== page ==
Chapter 7 Methods of Residential Construction and Floor Framing

plantcitybusinessΠολεοδομικά Έργα

26 Νοε 2013 (πριν από 3 χρόνια και 11 μήνες)

85 εμφανίσεις

Chapter 7

Methods of Residential
Construction and Floor Framing

Copyright © 2008 by Nelson, a division of Thomson Canada Limited

Objectives

After completing this lecture, you will be able to:


Identify the methods used in residential construction.


Identify the structural elements of wood frame construction, and
visualize the materials used and their orientation in a wood
frame building.


Read and apply floor framing information found on construction
drawings.


Locate and interpret information about columns and beams as
indicated on construction drawings.


Analyze and interpret information from construction drawings for
the purpose of laying out a floor system.


Identify, analyze, and apply sound framing methodsthat meet the
minimum standards of the NBC.


Copyright © 2008 by Nelson, a division of Thomson Canada Limited

Methods of Residential
Construction


Wood frame construction


Platform (Western)


Brick veneer


Balloon


Timberframe


Insulated concrete form (ICF)


Lightweight structural steel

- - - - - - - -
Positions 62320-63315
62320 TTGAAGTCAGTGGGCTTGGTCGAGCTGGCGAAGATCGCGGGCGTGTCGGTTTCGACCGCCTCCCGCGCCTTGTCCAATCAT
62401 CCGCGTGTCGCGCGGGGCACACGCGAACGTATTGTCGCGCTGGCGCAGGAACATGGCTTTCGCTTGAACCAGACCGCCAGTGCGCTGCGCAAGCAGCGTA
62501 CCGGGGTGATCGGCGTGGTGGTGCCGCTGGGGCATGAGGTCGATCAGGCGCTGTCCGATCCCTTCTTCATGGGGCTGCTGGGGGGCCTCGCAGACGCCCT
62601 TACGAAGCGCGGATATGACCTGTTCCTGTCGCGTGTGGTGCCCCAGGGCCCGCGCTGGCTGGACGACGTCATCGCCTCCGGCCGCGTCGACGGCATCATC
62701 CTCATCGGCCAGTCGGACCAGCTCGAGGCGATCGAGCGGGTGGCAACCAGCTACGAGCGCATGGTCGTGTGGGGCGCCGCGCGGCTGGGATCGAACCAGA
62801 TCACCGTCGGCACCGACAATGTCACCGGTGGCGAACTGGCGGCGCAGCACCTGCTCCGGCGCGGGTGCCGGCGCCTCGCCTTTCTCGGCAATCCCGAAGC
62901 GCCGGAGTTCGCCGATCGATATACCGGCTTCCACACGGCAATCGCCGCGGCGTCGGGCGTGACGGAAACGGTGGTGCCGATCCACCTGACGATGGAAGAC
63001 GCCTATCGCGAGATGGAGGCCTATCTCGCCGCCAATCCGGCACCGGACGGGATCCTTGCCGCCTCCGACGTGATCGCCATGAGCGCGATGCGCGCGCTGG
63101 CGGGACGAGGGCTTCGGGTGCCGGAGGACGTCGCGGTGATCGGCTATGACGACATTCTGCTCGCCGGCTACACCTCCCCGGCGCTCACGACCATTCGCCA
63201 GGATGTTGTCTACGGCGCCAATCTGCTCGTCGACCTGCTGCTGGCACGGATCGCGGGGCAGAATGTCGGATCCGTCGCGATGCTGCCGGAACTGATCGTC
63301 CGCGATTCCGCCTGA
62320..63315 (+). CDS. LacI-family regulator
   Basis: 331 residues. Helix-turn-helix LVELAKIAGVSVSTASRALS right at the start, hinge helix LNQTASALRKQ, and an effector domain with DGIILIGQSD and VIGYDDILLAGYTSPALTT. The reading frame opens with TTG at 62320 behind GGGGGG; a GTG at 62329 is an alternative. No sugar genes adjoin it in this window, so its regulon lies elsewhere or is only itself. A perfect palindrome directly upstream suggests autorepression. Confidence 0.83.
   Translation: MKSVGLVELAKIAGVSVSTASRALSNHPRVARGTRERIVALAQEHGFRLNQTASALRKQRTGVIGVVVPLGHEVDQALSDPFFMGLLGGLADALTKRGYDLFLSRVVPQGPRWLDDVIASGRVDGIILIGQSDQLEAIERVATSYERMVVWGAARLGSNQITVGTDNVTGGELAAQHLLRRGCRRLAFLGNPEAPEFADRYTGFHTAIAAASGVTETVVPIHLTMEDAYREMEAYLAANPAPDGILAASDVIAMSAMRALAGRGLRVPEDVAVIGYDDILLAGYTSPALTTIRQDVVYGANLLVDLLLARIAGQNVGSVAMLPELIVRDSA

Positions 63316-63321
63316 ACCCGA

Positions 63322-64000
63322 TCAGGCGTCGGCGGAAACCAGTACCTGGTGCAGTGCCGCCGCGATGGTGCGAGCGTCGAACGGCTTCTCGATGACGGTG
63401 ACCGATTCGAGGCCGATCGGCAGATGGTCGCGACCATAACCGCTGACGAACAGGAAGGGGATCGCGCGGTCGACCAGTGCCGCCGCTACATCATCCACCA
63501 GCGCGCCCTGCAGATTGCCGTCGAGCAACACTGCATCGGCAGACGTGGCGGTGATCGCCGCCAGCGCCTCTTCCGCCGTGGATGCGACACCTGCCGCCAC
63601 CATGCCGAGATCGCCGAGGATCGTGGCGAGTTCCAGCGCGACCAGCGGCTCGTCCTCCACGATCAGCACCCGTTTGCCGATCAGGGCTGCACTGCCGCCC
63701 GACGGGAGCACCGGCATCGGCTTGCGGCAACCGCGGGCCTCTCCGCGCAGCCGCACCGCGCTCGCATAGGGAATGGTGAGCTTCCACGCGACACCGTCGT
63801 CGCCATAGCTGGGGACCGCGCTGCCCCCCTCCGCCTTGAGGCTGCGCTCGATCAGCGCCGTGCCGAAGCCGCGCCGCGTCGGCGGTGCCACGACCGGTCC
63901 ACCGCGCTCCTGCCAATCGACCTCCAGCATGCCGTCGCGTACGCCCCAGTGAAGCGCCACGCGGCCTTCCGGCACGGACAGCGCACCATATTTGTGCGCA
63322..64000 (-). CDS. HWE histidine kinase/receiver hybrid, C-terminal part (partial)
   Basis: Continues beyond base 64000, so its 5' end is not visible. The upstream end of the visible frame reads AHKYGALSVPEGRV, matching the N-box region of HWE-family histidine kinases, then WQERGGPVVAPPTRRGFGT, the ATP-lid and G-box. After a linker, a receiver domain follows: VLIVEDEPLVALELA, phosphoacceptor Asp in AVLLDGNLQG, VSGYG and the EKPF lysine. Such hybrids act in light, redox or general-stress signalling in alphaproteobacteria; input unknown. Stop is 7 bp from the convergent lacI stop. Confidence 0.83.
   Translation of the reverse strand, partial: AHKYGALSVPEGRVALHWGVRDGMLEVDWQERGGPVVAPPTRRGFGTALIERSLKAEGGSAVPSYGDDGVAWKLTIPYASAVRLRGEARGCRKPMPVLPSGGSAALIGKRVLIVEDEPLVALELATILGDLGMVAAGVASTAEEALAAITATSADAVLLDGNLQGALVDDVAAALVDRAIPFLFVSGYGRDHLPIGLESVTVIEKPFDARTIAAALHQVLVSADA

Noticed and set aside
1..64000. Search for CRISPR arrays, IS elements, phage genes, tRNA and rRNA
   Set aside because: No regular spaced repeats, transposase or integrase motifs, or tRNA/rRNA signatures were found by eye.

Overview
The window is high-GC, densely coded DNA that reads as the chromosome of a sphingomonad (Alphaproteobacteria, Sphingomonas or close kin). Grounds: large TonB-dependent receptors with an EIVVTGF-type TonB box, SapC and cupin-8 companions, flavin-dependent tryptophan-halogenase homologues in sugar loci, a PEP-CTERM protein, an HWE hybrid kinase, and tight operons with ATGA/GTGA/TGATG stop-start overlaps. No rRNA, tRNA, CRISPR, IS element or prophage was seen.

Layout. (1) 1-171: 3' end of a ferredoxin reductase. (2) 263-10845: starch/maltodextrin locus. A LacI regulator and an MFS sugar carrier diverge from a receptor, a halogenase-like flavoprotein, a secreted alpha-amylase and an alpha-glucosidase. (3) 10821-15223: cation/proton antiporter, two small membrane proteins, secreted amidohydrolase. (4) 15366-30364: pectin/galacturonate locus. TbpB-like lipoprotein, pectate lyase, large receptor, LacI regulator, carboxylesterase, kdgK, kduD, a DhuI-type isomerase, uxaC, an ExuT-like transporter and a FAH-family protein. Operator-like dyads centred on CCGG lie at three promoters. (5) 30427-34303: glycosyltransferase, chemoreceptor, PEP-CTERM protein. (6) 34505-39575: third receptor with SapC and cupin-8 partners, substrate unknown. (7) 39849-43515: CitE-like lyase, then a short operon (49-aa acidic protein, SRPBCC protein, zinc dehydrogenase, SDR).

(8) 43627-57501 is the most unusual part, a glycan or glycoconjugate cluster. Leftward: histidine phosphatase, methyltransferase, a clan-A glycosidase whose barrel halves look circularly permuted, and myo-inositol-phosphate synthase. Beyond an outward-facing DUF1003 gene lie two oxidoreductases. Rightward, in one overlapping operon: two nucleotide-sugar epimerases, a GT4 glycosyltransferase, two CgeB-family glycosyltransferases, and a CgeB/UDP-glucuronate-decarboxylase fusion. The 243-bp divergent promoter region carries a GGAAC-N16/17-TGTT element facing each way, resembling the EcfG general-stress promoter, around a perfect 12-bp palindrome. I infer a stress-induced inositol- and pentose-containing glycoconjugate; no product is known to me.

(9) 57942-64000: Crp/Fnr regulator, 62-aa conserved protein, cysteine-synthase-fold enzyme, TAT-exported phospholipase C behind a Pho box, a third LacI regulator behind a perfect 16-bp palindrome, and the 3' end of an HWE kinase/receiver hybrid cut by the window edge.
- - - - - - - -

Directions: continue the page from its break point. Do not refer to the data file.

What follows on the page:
Solid masonry

Copyright © 2008 by Nelson, a division of Thomson Canada Limited

Platform Construction


Copyright © 2008 by Nelson, a division of Thomson Canada Limited

Platform construction components


Platform construction


Most popular method
of framing houses,
one floor/platform at a
time


Easy and fast to erect


Metal bracing is
commonly used


Copyright © 2008 by Nelson, a division of Thomson Canada Limited

Platform construction with brick
veneer


Copyright © 2008 by Nelson, a division of Thomson Canada Limited

Lightweight structural steel framing used in a low
rise condominium project


Copyright © 2008 by Nelson, a division of Thomson Canada Limited

Section drawing of balloon framing


Not commonly used
anymore.


Advantage that there are
less effects due to
shrinkage.


Studs run from foundation
to roof.


Not as easy to construct
as platform construction.


Firestops must be placed
between floors.


Copyright © 2008 by Nelson, a division of Thomson Canada Limited

Timber frame construction


Copyright © 2008 by Nelson, a division of Thomson Canada Limited

Insulated Concrete Forms (ICF)


Copyright © 2008 by Nelson, a division of Thomson Canada Limited

Section detail drawing of a solid masonry wall
using brick with a block backup


Block and brick tied
together with brick
ties, or other type of
tie system.


On older walls a
header brick is used
to bond the wythes
together.


Copyright © 2008 by Nelson, a division of Thomson Canada Limited

Dimensional lumber sizes


Copyright © 2008 by Nelson, a division of Thomson Canada Limited

Grading Stamp


Copyright © 2008 by Nelson, a division of Thomson Canada Limited

Rough Framing:


Refers to the building of the wood structural
elements


Is not visible when the project is complete


Requires accuracy in installation because
finishes are not always able to hide errors in: